In my previous post I have warned people not to share the output of cardpeek with others, as it includes data including the full 16-digits (or 15 or 19, depending on the type) of the card, and its expiration date.
The reason why that happens, is that the EMV implementation requires exposing the data from the magnetic stripe over the chip; this data is defined as Track1, Track2 and Track3 — classically only the first two are of relevance for credit cards, but at least for Italian debit cards (Bancomat), like the one I discussed yesterday, it is present.
Track1 contains the name on the card, while Track2 contains, as I said, the full card number and expiration date. The only thing that is missing is the CVV/CVC/CV2, you name it, the three digits that are printed (not embossed!) on the back of the card. Recording magnetic stripe data is trivial with a skimmer – if you’re interested, check Krebs’s blog – but recording the data from a chip is not much more complex, if you can hack the firmware of the terminal device.
The difficulty, after copying the tracks’ data, is to make a copy of the card itself. At least in theory, the private key used for enciphered PIN verification is supposedly impossible to extract, which makes duplicating a chip not feasible — again, in theory, as I’ve pointed out how many different CVM policies are configured on cards, and some of them do not require enciphered PIN (In particular Italian debit cards seem to be the worst offenders). Similarly, online transactions nowadays always require the CVV code, which is not available on either the magnetic stripe or the EMV data.
On the other hand, the fact that magnetic-stripe usage is still allowed (and it is vastly due to the United States not having moved to the new technology yet), means that just snooping Track1 and Track2 data allows for in-store transactions with a fake card. It’s thus just a matter of lower direct benefits for fraudsters if chip-and-pin cards are not usually cloned in Europe: even if you can read the data with a hacked terminal, you have to sell the data somewhere else to be used.
But all I said up to now involves having the card in your hands, or using a hacked terminal, both options are pretty risky. There is a more “interesting” approach, thanks to the current move to NFC-enabled payment cards (my Irish debit card has it too). It does not really look like one of the NCIS episodes with the fraudster just brushing off people in the street, but it comes close enough.
While NFC payment only works for non-CVM-required transactions (less than 15 euro or 25 dollars), it does expose the full tracks’ data over the contactless interface, which means it’s just a tap away from being cloned. Sure, you still need physical contact with the card, but there are a few reasons why I find it much more worrisome than cloning from the stripe or chip.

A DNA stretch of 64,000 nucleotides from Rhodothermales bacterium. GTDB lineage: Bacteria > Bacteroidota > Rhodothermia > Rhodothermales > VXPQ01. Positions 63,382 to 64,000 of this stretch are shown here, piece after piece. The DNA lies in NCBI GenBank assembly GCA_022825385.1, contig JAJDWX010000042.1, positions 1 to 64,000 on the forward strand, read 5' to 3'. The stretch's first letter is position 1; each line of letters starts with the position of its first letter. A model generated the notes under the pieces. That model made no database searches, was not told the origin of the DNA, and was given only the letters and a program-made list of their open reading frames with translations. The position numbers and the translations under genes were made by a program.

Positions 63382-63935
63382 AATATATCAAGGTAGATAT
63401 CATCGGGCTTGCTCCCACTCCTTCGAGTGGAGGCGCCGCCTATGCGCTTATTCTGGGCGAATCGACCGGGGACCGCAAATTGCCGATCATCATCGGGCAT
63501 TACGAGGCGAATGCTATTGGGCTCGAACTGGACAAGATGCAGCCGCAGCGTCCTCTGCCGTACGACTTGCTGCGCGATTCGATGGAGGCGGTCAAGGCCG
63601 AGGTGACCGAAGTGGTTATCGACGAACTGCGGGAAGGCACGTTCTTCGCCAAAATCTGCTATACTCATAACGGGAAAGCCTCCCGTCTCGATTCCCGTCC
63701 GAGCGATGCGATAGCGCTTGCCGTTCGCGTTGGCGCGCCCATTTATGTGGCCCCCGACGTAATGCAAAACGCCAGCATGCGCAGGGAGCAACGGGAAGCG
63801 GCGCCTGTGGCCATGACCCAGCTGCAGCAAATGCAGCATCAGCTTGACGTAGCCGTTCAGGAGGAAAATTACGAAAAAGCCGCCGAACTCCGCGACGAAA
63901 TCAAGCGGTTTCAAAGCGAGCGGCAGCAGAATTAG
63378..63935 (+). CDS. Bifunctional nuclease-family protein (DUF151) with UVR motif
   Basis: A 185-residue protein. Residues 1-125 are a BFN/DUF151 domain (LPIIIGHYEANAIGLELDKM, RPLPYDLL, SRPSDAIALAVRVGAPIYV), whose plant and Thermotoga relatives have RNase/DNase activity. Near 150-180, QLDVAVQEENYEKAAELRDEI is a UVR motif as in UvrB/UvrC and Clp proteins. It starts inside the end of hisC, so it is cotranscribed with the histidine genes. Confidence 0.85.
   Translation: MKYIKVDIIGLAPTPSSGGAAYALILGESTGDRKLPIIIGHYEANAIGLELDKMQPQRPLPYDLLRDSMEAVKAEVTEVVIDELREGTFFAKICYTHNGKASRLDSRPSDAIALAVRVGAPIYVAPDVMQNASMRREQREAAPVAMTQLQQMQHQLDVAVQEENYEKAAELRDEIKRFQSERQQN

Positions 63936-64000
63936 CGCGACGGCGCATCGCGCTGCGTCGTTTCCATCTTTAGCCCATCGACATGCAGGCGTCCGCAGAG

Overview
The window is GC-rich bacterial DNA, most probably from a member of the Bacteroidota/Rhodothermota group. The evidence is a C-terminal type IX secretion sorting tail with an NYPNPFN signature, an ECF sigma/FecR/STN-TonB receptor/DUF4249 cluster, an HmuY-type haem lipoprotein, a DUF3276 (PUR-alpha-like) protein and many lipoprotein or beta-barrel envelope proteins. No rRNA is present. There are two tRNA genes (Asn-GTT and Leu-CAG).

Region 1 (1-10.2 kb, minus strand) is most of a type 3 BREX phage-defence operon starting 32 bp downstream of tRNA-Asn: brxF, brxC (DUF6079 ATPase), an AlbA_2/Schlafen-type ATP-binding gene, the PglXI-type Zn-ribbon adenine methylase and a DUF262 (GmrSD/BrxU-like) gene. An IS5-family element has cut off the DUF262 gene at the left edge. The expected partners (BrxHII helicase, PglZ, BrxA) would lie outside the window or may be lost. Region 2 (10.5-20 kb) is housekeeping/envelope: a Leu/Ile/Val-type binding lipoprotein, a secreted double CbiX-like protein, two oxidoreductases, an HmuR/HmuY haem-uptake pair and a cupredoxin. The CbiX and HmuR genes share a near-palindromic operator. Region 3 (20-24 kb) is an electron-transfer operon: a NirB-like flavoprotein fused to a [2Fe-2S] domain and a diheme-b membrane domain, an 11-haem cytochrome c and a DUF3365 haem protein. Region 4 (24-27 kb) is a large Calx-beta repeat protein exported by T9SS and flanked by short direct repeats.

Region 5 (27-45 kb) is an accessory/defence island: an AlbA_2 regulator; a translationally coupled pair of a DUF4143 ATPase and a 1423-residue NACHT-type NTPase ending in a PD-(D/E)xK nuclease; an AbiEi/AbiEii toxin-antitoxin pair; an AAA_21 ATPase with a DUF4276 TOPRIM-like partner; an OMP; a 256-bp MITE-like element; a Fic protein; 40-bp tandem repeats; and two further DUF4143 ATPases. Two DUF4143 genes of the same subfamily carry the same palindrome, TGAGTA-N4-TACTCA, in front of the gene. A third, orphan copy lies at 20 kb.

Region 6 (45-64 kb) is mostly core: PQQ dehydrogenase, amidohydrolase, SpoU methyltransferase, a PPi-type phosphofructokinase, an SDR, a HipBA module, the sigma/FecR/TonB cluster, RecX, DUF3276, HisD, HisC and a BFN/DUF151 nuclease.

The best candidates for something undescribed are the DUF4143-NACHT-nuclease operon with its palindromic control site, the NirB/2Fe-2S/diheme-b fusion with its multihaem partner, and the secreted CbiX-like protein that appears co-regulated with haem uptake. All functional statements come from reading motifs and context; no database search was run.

The first problem is that the tools required to skim the data out of the chip or the magnetic stripe are much harder to come by than the NFC. Because you only need an NFC-enabled phone (such as a Nexus 4 or 5) and the right app. You can for instance look at cardtest (Update 2023-09-10: the app doesn’t exist anymore) which will show you all the details of the card just by tapping it on the phone — the app will hide the full number of the card, but that is done in software, the NFC inspection would read the full number already.
And the card itself will gladly talk through your average wallet – sure there are RFID blocking wallets but they are rarely good quality – so it’s just a matter of getting the phone, or one of the many RFID readers over, or under, the wallet. Maybe it’s my wannabe-writer imagination at work here, but I can see how it’s easy to set up a few strategically-placed RFID readers embedded on the table around the till of a store can read a lot of cards, even those that are not being used to pay muddling the waters quite a bit.
There is another point of view as well, that can be interesting. Even cards that are NFC-enabled are mailed, at least in Europe, through standard paper envelopes. These do nothing to protect you from NFC skimmers; a malicious postman can easily skim the cards with his unmodified cellphone, by just tapping the letters when they like they contain a card of some kind. I tried this myself the other day as I received an Irish, government-issued card through the mail: just leaving it on top of my laptop and running
pcsc_scan made it work, and using my cellphone was just as easy. All the time without opening or even making it look like the envelope was tampered with! And yes, of course the cards are not shipped active, but just wait a week or two and they’ll be — it’s rare for people like me having to wait to ship them to a different country before they get enabled.
So what can we do about this? Well, I’m not sure, I’m not that much of an expert. My best bet up to now is to add as many NFC-enabled cards (Leap, DublinBikes, ZapaTag, Oyster, etc.) on my wallet, to mix up the signal from the actual payment card. This tends to work, but it’s just a matter of tries until the right card comes up. I guess it’s time for me to consider buying one of those two-dozen-cards aluminium holders, which are usually shielded against RFID access, and for you too.
Other than that, the usual advices apply: make sure to check your statements, and report quickly to your institution if something is looking odd!